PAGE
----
Monday, August 17, 2015

Gen Con 2015 Games I Tried Part II

Continuing the list of games I tried at Gen Con 2015 (see Part I here)...

New York 1901 is a city-building game where players put up the best skyscrapers to earn the most points. Downtown Manhattan is divided into various colored regions. Each player takes turns drawing plots of land and either building on that land or putting a worker on the lot to reserve it for constructing larger buildings later. Each player has their own set of buildings. The players can also build some speciality buildings (including the Woolworth Building!) for extra points. The game is similar to Ticket to Ride with a bit more complexity, but not too much. So much fun, I've already put this on my Amazon wish list!

New York 1901 in progress

Paradox is a successful Kickstarter game where players try to collect the past, present, and future of various worlds that are in jeopardy from a space storm called the Quake. Players chose planet cards from a tableau and place them on their time track. The past worlds have more turns to be saved than the present or future. Then, players try to gain energy by playing a Bejeweled-style side game with a five-by-five matrix of colored and symboled disks. With enough energy, the cards can be secured. Meanwhile, the Quake is going around the circular track of planets, damaging each one it lands on. A damaged world scores fewer points at the end of the game. With all these different things going on, you'd think the game would be confusing and frustrating. Somehow it isn't. I found it enjoyable but probably wouldn't buy it. The art on the cards is fun, showing the past, present, and future of various planets.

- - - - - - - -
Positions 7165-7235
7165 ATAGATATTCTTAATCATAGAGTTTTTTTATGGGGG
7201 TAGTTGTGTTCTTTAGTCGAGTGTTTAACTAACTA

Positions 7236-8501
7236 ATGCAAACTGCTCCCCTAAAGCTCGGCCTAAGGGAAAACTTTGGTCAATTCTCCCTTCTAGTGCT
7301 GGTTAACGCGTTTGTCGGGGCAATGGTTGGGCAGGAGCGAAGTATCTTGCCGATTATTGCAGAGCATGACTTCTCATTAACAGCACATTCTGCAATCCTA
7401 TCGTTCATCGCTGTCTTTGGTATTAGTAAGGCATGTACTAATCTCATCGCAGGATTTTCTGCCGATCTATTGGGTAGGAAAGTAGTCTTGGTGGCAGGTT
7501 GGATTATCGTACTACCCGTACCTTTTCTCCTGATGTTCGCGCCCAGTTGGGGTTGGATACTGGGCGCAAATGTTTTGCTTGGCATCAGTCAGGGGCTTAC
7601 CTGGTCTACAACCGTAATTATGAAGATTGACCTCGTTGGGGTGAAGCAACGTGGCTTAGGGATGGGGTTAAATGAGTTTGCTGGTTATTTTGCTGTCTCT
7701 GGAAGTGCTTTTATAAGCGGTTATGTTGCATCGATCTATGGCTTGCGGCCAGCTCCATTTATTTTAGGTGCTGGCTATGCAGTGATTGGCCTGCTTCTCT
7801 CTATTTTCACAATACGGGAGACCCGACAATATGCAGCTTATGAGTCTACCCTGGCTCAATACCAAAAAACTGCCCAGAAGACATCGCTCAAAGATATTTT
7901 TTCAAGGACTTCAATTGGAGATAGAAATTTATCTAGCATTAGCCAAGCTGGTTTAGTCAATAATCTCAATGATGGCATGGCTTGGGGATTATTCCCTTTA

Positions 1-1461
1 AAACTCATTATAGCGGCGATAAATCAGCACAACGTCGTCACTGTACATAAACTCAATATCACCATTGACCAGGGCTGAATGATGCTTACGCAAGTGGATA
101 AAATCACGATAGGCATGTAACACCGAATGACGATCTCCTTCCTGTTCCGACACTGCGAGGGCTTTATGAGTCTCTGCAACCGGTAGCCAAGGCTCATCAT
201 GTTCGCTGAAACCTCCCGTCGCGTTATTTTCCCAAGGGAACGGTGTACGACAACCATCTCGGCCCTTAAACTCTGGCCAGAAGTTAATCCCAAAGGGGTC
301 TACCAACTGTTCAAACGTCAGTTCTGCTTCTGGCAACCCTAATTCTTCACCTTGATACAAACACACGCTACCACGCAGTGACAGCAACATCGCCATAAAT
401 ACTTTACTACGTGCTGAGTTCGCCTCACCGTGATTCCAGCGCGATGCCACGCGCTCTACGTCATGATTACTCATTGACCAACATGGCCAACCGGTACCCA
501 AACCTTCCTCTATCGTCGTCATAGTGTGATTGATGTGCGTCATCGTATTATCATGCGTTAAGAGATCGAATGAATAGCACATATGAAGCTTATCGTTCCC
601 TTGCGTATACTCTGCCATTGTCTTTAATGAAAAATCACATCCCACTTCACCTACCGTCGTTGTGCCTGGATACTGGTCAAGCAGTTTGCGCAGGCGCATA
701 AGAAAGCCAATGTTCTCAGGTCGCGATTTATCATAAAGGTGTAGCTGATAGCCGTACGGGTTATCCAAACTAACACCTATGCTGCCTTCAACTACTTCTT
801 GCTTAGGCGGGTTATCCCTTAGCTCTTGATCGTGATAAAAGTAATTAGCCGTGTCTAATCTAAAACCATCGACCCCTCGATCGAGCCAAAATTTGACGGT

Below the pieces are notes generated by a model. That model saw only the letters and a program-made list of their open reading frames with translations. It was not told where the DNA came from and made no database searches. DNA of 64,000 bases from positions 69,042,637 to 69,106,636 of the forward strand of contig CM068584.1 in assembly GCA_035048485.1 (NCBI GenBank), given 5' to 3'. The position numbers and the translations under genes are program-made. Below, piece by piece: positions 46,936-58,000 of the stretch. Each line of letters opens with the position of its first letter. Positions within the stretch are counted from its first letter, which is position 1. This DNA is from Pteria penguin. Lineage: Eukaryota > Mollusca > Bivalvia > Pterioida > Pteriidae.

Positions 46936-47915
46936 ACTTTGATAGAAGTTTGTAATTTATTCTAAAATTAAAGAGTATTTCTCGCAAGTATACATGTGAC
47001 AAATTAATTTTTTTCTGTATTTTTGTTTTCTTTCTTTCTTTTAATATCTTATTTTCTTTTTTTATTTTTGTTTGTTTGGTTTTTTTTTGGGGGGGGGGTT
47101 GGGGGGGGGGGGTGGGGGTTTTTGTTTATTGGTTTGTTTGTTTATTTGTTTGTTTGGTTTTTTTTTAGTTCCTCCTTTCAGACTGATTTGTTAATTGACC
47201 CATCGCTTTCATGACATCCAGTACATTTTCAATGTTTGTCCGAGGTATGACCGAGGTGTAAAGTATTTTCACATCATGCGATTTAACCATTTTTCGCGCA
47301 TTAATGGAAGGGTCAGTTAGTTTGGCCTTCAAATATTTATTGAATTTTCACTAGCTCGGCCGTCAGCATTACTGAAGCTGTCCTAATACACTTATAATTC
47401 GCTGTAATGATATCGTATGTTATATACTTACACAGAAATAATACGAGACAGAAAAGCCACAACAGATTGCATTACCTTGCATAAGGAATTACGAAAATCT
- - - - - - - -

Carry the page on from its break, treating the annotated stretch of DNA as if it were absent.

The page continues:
Paradox play area with the circle of planets and two-row tableau next to it

My matrix, planets, and time track

Slightly closer look at the planet track

Zombies!!! the Card Game is a stripped-down version of the popular Zombies!!! board game. Two to six players divide a deck of cards equally, then draw three cards from their deck as a hand and discard three cards as bullets to use against zombies. On a player's turn, the top card of their individual draw deck is put in the middle of the table. The card has a location and number of zombies on the back. The player rolls a die for each zombie and kills the zombie an a 4, 5, or 6. If a lower number is rolled, bullets can be used to increase the number. If the player can't kill all the zombies, that player has to pick up the middle deck and add it to their draw pile! The cards in the player's hand have special powers or actions that can help the player or harm other players. The game is okay with some fun interaction. I won the first game we played and won a copy of Bowling for Zombies!!!, which I've brought home.

The cover and some cards from the Amazon link

Set Dice is like the Set card game, where players need to find sets of three matching cards, but now each player rolls five dice and tries to add them to a Scrabble-like board. The game is an interesting variant of Set but I found it much harder.

Another Amazon capture--I must have been out of picture taking mode for a while!